Thinking about your next top-of-the-line gaming PC? Of course you are. Why else would you be here? You can browse Newegg’s entire range of computer cases to find the one that’s right for you, but there’s a good chance if you’re reading this article you’re interested in something special.
Here are 10 of our picks for PC cases that are guaranteed to make eyes pop and heads turn. What you put in them is up to you.
(But it should probably be, you know, computer parts.)
Okay, I admit it. I’m a little biased here because I did a sweet build in one of these back when the Nvidia RTX 2080 launched. It’s a solid ATX case, but it’s a little tight and there’s no shame in scaling down to an mATX board for this guy.
This RGB version of the SPEC OMEGA has a full RGB front strip and two full RGB fans built in, and is also available in white. There’s also the non-RGB versions of the SPEC-OMEGA if you’re an RGB-hating plebeian. (Or if you’re just really, really into red.)
Real-talk: Corsair is going to show up on this list a few times, because honestly they’re just killing it right now in terms of chassis design.
If you’re looking for style in a small package, it’s hard to go wrong with our number 9, which is purpose built for MicroATX boards.
This 280X RGB is part of their Crystal Series cases, which are big on panes of tempered glass and RGB fans for their iCUE ecosystem. The 280X RGB is also available in white, and the regular 280X is also available in black or white.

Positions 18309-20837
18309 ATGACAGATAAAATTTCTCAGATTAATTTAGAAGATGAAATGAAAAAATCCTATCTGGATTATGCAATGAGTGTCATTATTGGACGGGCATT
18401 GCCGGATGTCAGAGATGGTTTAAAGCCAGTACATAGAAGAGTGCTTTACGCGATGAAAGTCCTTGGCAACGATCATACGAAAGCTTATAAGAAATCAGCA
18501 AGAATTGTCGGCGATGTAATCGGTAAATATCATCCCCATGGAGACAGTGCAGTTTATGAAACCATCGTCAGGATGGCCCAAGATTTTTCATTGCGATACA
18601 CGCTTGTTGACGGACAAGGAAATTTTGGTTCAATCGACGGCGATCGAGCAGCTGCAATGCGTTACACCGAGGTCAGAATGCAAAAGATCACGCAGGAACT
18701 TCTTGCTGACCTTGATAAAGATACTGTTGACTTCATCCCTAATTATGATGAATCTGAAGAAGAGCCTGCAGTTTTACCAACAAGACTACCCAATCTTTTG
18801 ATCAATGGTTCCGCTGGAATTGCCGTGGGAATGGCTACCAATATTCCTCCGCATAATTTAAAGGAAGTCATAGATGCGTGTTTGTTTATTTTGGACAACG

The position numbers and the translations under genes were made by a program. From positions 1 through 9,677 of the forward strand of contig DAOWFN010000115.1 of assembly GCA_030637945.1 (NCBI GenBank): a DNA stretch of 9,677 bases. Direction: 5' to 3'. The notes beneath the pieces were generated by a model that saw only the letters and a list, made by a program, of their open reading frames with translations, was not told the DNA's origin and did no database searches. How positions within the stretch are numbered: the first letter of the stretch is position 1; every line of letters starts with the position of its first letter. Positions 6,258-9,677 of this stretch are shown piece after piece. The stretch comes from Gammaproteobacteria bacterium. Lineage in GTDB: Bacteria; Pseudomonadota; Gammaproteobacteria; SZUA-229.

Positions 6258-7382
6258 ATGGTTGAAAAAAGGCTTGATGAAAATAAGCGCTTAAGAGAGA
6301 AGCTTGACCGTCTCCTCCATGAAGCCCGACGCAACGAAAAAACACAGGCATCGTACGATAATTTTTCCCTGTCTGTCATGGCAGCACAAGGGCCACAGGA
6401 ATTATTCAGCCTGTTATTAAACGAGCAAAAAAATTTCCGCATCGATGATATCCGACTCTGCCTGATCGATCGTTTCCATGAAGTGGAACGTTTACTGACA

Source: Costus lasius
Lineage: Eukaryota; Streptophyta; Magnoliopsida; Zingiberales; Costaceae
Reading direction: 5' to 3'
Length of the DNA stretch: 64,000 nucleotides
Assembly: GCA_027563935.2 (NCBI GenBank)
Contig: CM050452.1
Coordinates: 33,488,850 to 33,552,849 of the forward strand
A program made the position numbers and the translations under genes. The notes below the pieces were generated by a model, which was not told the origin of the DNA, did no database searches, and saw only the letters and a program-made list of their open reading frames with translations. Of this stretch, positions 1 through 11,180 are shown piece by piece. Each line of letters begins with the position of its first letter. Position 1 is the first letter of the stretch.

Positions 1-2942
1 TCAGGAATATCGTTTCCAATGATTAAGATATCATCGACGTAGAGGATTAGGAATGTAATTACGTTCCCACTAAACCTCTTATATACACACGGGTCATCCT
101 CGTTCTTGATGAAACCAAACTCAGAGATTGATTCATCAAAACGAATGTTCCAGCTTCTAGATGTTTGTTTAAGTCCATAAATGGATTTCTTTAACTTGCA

If you’re already an experienced builder, you probably know the Phanteks Enthoo Elite is probably one the least surprising picks on this list.
This case has been around for a hot minute, and has a reputation for its price and sheer size. Both are well worth it when you consider how attractive, and how well put together it is. Plus, that spaciousness is an upside if you’re going with custom water cooling, and it’s got loads of other features pro builders want.
NZXT has its design language nailed down like nobody’s business. If you want clean, sharp lines and bold yet minimalist color palettes, you go NZXT, end of story.
The H700 is an outstanding case on its own, but what’s really amazing is how many variations of it there are, each of which look fantastic. NZXT has also teamed-up with publishers, developers and streamers, which has resulted in some limited-edition art versions of the H700, like these PUBG, Fallout, and Ninja versions.
In any list of high-end PC cases, you can’t leave out In Win. They’re known for both economical, practical chassis and designs that can border on modern art. Their 909 case is a bit of both, since it incorporates thoughtful attention to detail that builders will appreciate, and some bold aesthetic touches.
The 909 is notable for giving just as much attention to the rear panel as all its other sides. There’s an additional chamber to the west of the motherboard where most cases end, which has space for rear I/O cable management and mounting points for an additional 3-fan radiator. The bottom front “foot” has some unique geometry around the front I/O panel, and matching tempered glass.
At first glance, the Gemini X case from Cougar looks at odds with the rest of the tall, squarish cases on this list. It’s got some weird angles. It looks like it has a mirror version of itself grafted on. It looks more like a F2P loot-box than a PC case. But all of that can be explained with three words: Dual system chassis. Yup, the Cougar Gemini X can hold enough parts for two computers in its confines: one full-sized ATX system, and a secondary mini-ITX based PC.